Kerala, currently reeling under nature’s fury, is often referred to as “God’s own country” and rightly so. Apart from being a tourist’s paradise, the state prides itself for having the highest levels of literacy — even by international standards — and impressive social indicators comparable to the welfare states of the Nordic countries.
The state with 14 districts has till date seen 12 chief ministers, three of whom (including the incumbent Pinarayi Vijayan) have hailed from a single district in North Kerala, Kannur. Over the years the district has also thrown up several luminaries who have lit the state’s cultural, social, professional and political landscapes. The same district, tragically, has today gained nationwide notoriety for gory political violence, prompting Penguin Random House to commission a book on the subject. The result is, Kannur: Inside India’s Bloodiest Revenge Politics, authored by journalist Ullekh N.P.
Sustained nationwide Sangh Parivar propaganda in the past few years has painted a picture wherein the Communists are the killers, RSS functionaries and activists the innocent victims, and chief minister Pinarayi Vijayan the butcher-in-chief. In a sly bid to sidetrack its own role in sowing religious hatred, perpetuating violence against non-conformists, triggering riots and abetting a mission to heighten communal hostilities, and instead direct public attention solely on the Communists, the RSS propagandists have of late coined a term Redtrocity (short for red atrocity) to fuel their malign-Communists campaign.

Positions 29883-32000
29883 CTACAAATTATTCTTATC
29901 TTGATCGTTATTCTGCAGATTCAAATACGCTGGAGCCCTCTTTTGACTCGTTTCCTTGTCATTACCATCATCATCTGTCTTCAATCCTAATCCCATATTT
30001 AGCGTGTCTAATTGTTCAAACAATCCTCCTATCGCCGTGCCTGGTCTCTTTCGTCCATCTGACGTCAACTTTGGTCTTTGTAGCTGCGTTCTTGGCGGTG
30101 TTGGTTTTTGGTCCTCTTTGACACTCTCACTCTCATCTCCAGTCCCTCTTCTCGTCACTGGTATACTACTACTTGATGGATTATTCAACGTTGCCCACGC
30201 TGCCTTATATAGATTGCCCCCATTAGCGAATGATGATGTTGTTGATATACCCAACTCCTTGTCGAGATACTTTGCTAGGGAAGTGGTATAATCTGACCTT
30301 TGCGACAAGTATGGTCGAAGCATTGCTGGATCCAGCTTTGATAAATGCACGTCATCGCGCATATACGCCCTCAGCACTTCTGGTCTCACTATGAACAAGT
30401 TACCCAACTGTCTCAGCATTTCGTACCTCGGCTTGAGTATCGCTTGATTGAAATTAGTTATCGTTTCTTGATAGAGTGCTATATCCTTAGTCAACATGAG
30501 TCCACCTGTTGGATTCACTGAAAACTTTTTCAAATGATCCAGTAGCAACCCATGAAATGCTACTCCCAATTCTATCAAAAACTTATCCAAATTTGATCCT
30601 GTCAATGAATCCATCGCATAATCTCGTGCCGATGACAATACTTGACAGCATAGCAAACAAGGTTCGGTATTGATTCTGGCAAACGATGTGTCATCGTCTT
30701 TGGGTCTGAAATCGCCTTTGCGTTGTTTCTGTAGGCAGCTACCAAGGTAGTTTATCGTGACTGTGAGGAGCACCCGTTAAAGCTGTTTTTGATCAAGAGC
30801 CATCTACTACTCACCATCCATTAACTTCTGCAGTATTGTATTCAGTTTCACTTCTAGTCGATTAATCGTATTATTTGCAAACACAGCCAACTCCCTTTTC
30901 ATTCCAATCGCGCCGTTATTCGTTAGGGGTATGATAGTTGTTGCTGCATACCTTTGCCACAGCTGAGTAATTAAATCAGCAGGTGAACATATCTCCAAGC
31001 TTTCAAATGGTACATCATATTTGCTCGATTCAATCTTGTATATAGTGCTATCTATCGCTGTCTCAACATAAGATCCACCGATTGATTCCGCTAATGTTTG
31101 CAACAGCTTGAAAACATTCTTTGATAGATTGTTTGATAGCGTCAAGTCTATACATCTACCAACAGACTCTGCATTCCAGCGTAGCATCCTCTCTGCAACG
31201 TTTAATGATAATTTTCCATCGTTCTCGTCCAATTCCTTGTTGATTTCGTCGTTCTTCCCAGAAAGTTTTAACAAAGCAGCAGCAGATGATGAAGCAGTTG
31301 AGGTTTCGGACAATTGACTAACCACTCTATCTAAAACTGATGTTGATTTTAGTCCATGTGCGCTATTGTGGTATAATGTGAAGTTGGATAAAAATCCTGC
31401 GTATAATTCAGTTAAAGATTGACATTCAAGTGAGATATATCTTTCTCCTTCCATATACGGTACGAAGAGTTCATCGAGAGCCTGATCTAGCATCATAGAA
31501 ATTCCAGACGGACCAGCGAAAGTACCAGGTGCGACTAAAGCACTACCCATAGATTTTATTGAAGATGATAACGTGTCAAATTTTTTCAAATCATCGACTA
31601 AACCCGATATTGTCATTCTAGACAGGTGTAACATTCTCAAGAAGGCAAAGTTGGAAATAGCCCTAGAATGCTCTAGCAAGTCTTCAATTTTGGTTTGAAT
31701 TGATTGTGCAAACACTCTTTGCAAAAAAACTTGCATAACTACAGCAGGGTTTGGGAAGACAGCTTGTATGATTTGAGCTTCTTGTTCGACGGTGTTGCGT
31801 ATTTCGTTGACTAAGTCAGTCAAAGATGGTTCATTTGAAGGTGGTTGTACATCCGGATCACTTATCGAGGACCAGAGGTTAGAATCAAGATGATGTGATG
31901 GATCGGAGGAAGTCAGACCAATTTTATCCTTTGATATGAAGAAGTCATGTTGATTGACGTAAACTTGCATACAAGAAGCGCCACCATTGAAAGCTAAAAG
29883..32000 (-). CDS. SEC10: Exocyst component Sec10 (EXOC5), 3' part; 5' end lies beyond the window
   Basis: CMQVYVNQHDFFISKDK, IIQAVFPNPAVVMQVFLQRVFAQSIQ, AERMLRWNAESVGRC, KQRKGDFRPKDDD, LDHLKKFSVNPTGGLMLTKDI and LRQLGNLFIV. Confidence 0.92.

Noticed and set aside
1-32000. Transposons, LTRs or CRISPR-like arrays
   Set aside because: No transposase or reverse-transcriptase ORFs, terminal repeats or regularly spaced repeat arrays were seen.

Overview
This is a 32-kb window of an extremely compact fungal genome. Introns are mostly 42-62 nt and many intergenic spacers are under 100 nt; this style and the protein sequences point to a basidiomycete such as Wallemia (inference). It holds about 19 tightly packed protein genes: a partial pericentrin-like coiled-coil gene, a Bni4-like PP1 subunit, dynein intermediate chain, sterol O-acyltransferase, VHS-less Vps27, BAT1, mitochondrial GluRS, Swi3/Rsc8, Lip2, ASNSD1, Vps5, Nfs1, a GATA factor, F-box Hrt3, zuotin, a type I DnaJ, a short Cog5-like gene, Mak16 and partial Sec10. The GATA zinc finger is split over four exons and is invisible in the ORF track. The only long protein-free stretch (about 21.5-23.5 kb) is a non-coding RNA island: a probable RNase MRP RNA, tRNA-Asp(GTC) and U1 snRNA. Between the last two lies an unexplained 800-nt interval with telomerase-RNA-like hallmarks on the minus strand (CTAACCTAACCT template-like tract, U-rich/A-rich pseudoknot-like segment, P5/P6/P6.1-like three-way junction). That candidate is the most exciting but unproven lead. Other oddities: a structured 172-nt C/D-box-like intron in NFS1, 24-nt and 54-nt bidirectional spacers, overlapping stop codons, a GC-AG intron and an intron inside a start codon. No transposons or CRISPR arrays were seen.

But the statistics marshaled by Ullekh tell an altogether different story. Of the 200 who died in political violence in Kannur district between 1972 and 2017, 78 were from the CPI(M), 68 from the RSS, 36 from the Congress, eight from the Indian Union Muslim League (IUML), two each from the CPI and the radical National Democratic Front (NDF, now the Popular Front of India — PFI), and the rest from other political parties. Ullekh, who himself hails from a prominent CPI(M) family in Kannur tells us there is a euphemism in the area for political revenge killings. It’s called “goal scoring”. If statistics is anything to go by, the scoreboard in Kannur puts the RSS ahead of the CPI(M).
From the detailed history of political violence painstakingly put together by the author, it emerges that there are no innocent players in the district’s politics. To his credit, despite his own Communist background and upbringing, Ullekh does not absolve the CPI(M) from its due share of the blame. In fact, the book traces the political trajectory of particular CPI(M) leaders — as much as their counterparts from other parties — who have contributed to Kannur’s muscular culture. In Kannur’s spiral of political violence, the perpetrators are often indistinguishable from the victims amid the warring political outfits.